Fact Checking the Fact Checkers at the Washington Post

imagesJust did this new blog post for the American Prospect.  Please read and share.

Fact-Checking Fact-Checkers on Privatizing Vets’ Health Care

In the debate over the future of the Veterans Health Administration (VHA), no concept has attracted more controversy than “privatization.” Since wholesale privatization of the VHA is deeply unpopular among veterans and their advocacy organizations, groups like the Koch brothers-funded Concerned Veterans for America (CVA) argue that they do not support “privatization” of the VHA. As the CVA’s “Fixing Veterans Health Care” report, published earlier this year explains, the group just wants to give veterans “the same degree of choice that is available to other Americans,” with the federal government paying the tab.

Last week, The Washington Post entered the fray. Writing for the paper’s “Fact Checker” column, reporter Michelle Ye Hee Lee gave Senator Jon Tester of Montana and Representative Mark Takano of California, both Democrats, three out of a possible four Pinocchios (signifying “significant factual error and/or obvious contradictions”) for suggesting that the CVA and Trump transition team members support VHA privatization. According to Lee, the CVA’s position does not constitute privatization because, the “CVA has not proposed a wholesale transfer of VHA’s services over to the private sector—which is what ‘privatization’ usually describes.”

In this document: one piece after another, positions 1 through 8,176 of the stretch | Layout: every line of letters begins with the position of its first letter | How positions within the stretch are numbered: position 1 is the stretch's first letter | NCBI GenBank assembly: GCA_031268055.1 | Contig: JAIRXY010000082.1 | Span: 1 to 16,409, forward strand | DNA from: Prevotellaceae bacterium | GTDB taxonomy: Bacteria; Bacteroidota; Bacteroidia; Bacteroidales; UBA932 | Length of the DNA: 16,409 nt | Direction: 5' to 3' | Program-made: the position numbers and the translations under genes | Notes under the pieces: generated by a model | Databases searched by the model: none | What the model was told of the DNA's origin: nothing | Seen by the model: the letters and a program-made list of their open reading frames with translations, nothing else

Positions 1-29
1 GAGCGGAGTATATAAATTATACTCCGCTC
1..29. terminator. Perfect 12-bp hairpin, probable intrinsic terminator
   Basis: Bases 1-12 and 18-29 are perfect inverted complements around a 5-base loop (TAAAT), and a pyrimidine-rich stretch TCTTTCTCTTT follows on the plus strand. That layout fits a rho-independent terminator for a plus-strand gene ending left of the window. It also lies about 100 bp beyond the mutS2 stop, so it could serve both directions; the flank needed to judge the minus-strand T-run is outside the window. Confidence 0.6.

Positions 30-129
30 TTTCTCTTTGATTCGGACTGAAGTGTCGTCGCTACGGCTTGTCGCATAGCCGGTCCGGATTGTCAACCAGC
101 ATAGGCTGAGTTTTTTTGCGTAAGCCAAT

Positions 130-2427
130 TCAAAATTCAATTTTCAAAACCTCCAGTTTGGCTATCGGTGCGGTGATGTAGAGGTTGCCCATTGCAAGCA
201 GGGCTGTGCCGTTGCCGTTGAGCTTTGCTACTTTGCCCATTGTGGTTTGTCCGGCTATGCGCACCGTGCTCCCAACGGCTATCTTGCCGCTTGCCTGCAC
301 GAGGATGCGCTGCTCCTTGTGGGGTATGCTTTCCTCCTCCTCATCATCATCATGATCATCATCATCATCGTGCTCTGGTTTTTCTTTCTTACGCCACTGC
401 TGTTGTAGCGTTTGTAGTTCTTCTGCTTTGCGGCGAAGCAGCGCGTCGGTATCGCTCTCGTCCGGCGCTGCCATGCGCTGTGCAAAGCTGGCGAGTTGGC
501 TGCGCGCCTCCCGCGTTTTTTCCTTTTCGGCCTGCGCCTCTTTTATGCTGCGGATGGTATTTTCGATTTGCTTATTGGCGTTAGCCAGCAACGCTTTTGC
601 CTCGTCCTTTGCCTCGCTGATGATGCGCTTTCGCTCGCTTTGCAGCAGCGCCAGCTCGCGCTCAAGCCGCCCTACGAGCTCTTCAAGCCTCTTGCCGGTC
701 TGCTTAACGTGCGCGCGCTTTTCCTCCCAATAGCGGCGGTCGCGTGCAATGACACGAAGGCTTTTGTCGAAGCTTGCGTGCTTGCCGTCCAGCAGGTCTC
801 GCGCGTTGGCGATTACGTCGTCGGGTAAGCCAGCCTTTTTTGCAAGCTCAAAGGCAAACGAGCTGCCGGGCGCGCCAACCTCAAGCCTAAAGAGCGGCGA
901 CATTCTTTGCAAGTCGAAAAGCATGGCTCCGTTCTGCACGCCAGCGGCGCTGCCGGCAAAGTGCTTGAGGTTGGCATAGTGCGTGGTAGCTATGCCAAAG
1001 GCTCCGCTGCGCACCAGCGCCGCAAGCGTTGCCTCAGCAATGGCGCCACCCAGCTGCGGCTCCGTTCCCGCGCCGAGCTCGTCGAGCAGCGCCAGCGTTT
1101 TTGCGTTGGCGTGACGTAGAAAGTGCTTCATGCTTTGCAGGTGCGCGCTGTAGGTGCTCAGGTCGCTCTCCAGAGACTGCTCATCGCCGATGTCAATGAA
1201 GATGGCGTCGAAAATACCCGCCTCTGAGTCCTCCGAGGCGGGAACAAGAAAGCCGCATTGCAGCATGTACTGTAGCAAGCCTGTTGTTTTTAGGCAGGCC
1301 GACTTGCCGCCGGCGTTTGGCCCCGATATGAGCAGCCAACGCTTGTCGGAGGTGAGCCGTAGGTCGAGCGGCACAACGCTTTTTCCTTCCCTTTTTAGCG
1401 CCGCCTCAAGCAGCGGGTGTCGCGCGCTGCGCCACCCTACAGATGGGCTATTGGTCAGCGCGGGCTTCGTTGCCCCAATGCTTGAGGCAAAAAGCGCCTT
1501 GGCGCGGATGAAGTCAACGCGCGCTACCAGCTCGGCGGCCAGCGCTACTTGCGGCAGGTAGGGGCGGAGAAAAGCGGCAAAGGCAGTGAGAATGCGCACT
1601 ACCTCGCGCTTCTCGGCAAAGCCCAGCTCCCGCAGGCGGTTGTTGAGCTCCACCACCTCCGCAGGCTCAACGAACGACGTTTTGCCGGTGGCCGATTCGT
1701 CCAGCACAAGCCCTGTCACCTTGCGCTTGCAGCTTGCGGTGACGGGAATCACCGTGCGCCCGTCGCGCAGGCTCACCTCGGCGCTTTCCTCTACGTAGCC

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Will Trump Put VHA Staff at Risk

vhaHere is another important post from Beyond Chron.

When thousands of health care professionals at the Veterans Health Administration  (VHA) greet their patients every day at more than 1200 facilities around the country, the first thing they say is: “thank you for your service.”  Their own dedicated service to 9 million veterans is equally worthy of gratitude–and most of those benefiting from it freely express theirs as well.

Unfortunately, President-elect Trump, who never served in the military, doesn’t feel the same way about the care provided by the VHA’s 300,000 employees or show similar respect to their patients. In his recent campaign, Trump said mentally ill veterans for weren’t strong and “can’t handle it”(not to mention calling former Navy pilot John McCain a “loser” for being shot down in combat, badly injured, captured and then abused as a prisoner of war).

Trump also favors privatization of VHA services across-the-board. Congressional Republicans will now have an Oval office champion for their efforts not only to repeal “Obamacare,” but to begin the process of dismantling the VHA.  READ MORE